The marks of the fall have now been erased by time, except for a few accounts, poems, and passing references within textual works, and a couple of images here and there. When the empire of foragers fell, it fell hard, and the effects of the depression that followed the boom were felt for far longer. There were a few dangerous years, when possession of any castigara necessitated armed bodyguards, when everyone knew the fall was coming but could do little to stop it; the whole region’s economy had become subservient to the herb. It’s strange to think that the history of Buentoille is not all progressive; there were slumps and knockbacks here and there, too. Buentoille was not always on a straight path to the present day; there are alternate and very different forms of the City, there are dead ends.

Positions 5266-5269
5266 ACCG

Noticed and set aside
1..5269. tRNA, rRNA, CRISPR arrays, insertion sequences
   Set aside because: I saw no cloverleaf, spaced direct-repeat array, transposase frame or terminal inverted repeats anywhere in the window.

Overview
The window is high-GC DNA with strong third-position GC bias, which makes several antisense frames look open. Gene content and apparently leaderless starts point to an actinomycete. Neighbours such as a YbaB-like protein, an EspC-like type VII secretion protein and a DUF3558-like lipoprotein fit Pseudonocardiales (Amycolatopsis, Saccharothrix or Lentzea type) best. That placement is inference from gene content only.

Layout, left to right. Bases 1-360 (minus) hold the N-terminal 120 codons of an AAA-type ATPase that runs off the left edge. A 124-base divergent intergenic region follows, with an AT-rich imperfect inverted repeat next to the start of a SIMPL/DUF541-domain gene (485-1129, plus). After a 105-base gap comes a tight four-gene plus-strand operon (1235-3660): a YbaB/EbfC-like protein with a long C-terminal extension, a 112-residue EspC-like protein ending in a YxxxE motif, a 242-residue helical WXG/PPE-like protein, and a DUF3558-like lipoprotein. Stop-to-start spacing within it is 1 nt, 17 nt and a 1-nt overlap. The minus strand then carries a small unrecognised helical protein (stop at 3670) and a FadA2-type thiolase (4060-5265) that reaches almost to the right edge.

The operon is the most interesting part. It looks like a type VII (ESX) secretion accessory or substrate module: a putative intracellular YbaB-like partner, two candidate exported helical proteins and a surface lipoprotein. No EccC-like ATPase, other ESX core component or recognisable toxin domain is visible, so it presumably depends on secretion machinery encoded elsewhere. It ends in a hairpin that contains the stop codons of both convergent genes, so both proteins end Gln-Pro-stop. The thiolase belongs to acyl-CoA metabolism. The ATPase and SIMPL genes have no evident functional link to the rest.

And yet when it comes to castigara, there might not have been a dead end after all. Whilst she never told anyone in life, when the famed botanist Xers Pignyon died (in 1921) she left a very short note on her desk: ‘There is a castigara in my garden.’ Presumably one specimen had escaped the frenzied uprooting. Or maybe some long-dried seed had been washed over by rain, that life-giving substance, and had burst back into life. The issue was, nobody knew which plant it was. There were plenty of plants in Pignyon’s garden, quite a few of which exude whitish sap when broken. In modern Buentoille, castigara has never had quite the notoriety that it once did, and it was some time before anyone realised the significance of this desktop declaration.